- Mandatory deductions that reduce each parent’s usable income, including but not limited to taxes, non-voluntary employment-related payments such as union dues, life insurance premiums if the children are beneficiaries, and spousal support paid to an individual other than the other parent.
- Number of children between the parents at issue (i.e., whose support will be determined by the current proceeding).
- Deductions for other biological children of each parent and support the parents pay or receive for each.
- Tax filing status of each parent (single, head of household, married filing jointly/separately) and who will claim the child(ren) as dependents/exemptions,
- Actual childcare costs, per month, for each child for each parent.
- Scheduled amounts for health insurance premiums, annual medical costs, and out-of-pocket expenses.
- Parenting time schedules (i.e., the number of overnights each parent has with each child).
The Court will enter a Uniform Child Support Order (UCSO) based on the Michigan Child Support Formula that will dictate a monthly amount of base support plus or minus the cost of health insurance premiums. The UCSO will also address how to divide the costs of uninsured medical expenses and other anticipated but other-than-ordinary expenses. If the parties make agreements to allocate certain extraordinary expenses, such as private or parochial school, the UCSO can memorialize and bind those parents to those commitments. Parents may deviate from the USCO upon a showing that an application of the child support formula would be unjust or inappropriate.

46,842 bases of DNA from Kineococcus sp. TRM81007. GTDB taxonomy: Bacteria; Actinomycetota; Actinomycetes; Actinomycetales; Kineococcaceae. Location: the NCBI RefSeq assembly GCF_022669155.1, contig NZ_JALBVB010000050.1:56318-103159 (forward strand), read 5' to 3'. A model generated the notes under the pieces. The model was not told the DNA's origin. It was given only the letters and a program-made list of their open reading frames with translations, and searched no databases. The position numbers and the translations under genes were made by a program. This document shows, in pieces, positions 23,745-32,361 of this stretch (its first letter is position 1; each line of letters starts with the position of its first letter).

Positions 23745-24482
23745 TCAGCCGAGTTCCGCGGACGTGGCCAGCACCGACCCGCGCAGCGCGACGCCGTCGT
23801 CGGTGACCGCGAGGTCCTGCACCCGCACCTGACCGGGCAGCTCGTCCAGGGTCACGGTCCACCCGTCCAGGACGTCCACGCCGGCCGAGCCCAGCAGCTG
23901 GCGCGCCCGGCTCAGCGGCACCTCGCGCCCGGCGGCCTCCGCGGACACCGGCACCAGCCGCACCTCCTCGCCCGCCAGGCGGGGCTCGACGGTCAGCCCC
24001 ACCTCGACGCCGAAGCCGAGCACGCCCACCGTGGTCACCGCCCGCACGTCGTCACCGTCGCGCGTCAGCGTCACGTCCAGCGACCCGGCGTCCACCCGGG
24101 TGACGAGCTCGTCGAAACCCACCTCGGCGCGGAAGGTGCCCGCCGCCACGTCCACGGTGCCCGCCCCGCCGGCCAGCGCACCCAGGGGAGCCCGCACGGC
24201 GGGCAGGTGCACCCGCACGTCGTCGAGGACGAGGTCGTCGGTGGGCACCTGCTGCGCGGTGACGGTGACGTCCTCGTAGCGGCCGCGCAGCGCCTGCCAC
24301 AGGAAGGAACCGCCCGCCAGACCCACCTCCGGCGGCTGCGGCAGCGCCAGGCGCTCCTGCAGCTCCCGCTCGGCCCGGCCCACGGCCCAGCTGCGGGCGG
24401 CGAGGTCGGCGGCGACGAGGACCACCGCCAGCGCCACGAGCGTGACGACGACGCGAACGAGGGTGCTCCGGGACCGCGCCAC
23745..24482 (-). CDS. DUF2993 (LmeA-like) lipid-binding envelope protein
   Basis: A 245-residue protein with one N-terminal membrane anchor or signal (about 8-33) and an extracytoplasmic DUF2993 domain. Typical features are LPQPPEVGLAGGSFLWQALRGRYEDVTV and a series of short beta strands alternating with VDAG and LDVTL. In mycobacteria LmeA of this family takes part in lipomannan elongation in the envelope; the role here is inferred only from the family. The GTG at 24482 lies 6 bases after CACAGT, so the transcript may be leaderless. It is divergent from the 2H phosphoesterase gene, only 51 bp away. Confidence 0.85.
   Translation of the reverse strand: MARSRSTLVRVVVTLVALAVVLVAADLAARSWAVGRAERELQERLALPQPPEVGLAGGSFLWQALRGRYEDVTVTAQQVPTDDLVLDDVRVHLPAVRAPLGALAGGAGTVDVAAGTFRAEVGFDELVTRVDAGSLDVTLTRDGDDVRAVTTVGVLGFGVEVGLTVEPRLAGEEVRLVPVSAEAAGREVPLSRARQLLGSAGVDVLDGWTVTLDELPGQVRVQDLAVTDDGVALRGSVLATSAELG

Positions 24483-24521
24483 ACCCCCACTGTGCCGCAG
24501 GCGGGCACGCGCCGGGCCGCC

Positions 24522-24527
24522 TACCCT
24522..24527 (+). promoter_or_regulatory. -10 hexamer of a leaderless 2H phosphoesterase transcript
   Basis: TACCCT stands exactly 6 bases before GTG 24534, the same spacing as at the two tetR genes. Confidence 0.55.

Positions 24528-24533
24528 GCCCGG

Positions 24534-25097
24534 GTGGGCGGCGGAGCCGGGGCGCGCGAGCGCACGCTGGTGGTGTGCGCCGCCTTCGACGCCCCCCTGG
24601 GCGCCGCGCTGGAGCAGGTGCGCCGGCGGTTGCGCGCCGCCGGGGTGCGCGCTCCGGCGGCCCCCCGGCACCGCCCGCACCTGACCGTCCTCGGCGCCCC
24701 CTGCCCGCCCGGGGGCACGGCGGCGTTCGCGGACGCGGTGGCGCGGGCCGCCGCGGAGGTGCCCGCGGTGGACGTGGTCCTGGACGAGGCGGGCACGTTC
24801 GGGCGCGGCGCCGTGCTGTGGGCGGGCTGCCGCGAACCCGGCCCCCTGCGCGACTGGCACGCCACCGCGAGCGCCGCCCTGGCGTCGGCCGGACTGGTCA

Modifying the Child Support Amounts
In general, child support orders may be modified until the child reaches the age of 18 (or 19 ½ in situations where a child is still in high school, is expected to graduate, and lives with the payee). If one or both parents experience changes to their income or other factors included in the formula used to calculate support (e.g., a job change, promotion, injury or disability, or additional child) or the parents wish to modify the parenting time schedule in a way that would necessitate modification of the support payments, they can petition the court for review. If a parent is receiving state benefits, the child support order will be automatically reviewed by the FOC every 36 months. The FOC will only ask the court to modify child support if the difference between the current support amount and the new calculated amount is at least 10 percent or $50.00 per month, whichever is greater.
In determining fair child support awards as well as the legal and physical custody of children in a divorce and custody proceedings, Michigan family courts consider the best interests of the children above all other considerations. While the Michigan Child Support Formula provides a concrete framework for child support orders, a court can take other factors into consideration as appropriate to enter or modify an order that is best for your situation.
If you have questions about child support, custody disputes, or other family law issues, please contact us today – we can help you navigate the court system and work towards the most successful resolution for you and your family.